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San Francisco United flight bound for Boston diverted due to wing damage

United flight bound for Boston diverts because of issue with wing
United flight bound for Boston diverts because of issue with wing 00:52

A United flight heading from San Francisco to Boston was diverted to Denver Monday after the plane suffered visible damage to one of its wings, airline officials confirmed.

On Tuesday, United said that Flight 354 -- a Boeing 757-200 with 165 passengers aboard -- landed in Denver on Monday to "address an issue with the slat" on one of its wings. The plane landed safely. Passengers were put on a different plane and arrived early Tuesday morning in Boston.

Chicago-based United did not say what caused the damage to the plane's wing. A Boston television station broadcast a passenger's video showing the panel partially shredded.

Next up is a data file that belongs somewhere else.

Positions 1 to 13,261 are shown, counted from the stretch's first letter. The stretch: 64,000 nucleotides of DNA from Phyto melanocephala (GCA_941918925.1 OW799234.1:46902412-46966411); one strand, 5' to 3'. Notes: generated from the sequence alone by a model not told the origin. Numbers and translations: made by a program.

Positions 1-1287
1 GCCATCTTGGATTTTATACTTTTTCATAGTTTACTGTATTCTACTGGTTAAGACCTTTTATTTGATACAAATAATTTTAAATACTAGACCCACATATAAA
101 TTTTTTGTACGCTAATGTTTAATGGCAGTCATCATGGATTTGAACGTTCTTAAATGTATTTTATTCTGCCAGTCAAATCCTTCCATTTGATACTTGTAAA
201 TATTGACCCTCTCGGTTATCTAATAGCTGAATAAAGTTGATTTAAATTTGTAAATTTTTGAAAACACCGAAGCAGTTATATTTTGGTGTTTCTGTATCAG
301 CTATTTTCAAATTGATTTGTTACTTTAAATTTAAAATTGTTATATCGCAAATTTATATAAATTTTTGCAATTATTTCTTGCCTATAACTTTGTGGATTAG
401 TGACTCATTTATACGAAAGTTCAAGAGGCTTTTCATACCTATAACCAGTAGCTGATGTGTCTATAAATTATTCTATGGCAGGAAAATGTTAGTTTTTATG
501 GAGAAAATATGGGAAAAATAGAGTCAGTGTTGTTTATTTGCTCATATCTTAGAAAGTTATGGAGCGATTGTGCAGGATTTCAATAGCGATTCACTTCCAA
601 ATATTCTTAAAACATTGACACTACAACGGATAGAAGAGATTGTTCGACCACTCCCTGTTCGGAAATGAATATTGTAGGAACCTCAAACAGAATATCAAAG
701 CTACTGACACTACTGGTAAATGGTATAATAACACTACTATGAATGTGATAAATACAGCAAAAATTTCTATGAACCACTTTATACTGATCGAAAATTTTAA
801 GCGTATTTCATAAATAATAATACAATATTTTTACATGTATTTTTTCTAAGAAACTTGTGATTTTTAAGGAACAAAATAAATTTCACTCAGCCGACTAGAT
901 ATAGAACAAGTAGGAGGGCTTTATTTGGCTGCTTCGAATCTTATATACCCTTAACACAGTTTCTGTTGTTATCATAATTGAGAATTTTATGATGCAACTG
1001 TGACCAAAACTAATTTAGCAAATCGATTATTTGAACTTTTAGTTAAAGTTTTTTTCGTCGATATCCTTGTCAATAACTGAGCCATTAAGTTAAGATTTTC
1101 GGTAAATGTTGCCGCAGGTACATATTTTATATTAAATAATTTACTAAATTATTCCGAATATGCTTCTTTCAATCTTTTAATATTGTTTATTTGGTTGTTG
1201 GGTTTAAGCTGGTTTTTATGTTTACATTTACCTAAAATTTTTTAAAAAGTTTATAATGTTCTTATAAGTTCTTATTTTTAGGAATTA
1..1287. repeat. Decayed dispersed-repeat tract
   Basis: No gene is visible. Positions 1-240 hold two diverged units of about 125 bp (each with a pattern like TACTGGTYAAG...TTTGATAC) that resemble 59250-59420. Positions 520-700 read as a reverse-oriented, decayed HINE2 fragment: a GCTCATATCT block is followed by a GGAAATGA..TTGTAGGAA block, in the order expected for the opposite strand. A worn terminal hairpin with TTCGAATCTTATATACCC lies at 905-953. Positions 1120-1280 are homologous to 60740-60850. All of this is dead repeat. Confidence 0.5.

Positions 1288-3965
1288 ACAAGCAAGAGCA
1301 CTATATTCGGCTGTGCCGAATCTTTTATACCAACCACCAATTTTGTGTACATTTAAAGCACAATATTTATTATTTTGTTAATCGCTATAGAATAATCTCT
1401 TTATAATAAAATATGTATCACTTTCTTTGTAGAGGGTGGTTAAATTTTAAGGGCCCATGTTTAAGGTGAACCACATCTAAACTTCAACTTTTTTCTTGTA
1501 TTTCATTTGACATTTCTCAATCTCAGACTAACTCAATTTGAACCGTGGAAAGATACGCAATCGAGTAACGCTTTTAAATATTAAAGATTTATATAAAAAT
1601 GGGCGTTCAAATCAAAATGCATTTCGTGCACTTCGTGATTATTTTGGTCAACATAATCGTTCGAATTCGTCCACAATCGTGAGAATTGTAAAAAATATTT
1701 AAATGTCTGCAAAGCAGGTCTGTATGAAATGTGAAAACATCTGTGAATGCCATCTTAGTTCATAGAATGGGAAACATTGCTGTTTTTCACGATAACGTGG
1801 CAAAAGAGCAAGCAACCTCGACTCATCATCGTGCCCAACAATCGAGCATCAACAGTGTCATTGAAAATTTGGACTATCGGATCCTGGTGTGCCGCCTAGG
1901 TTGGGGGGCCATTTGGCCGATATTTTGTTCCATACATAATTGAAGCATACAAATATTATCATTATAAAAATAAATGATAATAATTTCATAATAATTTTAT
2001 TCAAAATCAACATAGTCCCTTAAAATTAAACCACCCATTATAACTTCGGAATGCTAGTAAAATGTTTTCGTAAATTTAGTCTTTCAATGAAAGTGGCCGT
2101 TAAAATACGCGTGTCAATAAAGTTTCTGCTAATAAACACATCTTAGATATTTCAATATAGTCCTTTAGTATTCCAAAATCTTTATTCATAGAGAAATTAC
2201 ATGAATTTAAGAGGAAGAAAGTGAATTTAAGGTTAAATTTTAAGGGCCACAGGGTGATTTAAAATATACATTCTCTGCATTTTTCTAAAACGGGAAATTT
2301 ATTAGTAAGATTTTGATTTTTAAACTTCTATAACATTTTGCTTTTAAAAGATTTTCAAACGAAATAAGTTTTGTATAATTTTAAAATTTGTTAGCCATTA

A United flight to Boston was forced to divert to Denver because of a wing issue. Kevin Clarke

Slats are moveable panels on the front or leading edge of the wing and are used during takeoffs and landings.

The passenger who shared that video, identified as Kevin Clarke, said he had just put in earbuds and started to doze off when he felt the plane shaking.

"All of a sudden I heard this violent vibration like I had never heard before," Clarke said in an interview Tuesday.

Clarke said one of the pilots walked down the aisle of the main cabin, then returned to the cockpit and announced that the plane had minor damage to its right wing and the flight would be diverted to Denver.

The 67-year-old, a ski race announcer from Maine, was comforted that the pilot believed the plane was good enough to fly, but he began having doubts when the jet hit turbulence.

Clark began checking the wing repeatedly until he decided that he just couldn't look anymore.

"I was just going to pray that we made it to the other side of the turbulence," he said.

The incident came at a time of heightened passenger jitters after last month's blowout of a door panel on an Alaska Airlines jetliner flying over Oregon. A preliminary investigation attributed the blowout to missing bolts that helped secure a panel to the frame of a Boeing 737 Max 9.

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